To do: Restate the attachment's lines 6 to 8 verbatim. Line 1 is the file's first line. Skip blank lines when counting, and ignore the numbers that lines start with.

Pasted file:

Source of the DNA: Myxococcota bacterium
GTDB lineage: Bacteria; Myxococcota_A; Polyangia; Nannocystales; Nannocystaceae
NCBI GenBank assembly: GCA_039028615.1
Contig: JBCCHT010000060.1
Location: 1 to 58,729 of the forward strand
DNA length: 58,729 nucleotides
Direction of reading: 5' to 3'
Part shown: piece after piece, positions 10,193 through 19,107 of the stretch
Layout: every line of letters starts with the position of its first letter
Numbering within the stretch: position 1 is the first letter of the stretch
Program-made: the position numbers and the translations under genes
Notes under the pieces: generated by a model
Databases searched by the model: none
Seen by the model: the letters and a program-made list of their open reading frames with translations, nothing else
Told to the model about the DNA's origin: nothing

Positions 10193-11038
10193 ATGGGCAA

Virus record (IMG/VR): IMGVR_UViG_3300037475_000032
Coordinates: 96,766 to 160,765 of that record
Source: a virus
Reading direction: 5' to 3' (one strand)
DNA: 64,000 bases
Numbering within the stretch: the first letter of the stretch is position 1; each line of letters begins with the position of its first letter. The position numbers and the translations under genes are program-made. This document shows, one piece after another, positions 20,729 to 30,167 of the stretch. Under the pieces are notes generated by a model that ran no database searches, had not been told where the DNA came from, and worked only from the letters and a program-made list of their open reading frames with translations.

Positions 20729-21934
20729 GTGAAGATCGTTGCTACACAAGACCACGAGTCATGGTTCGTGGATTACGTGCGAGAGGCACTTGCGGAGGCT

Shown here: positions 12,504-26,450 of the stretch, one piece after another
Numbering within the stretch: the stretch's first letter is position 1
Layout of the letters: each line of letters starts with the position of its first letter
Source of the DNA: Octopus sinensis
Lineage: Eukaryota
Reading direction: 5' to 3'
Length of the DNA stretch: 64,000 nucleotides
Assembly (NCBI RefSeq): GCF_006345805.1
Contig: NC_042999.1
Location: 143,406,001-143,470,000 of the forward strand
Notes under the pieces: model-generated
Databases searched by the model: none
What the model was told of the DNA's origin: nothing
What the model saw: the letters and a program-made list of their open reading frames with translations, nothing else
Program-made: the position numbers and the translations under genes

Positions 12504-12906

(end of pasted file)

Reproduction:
DNA length: 58,729 nucleotides
Direction of reading: 5' to 3'
Part shown: piece after piece, positions 10,193 through 19,107 of the stretch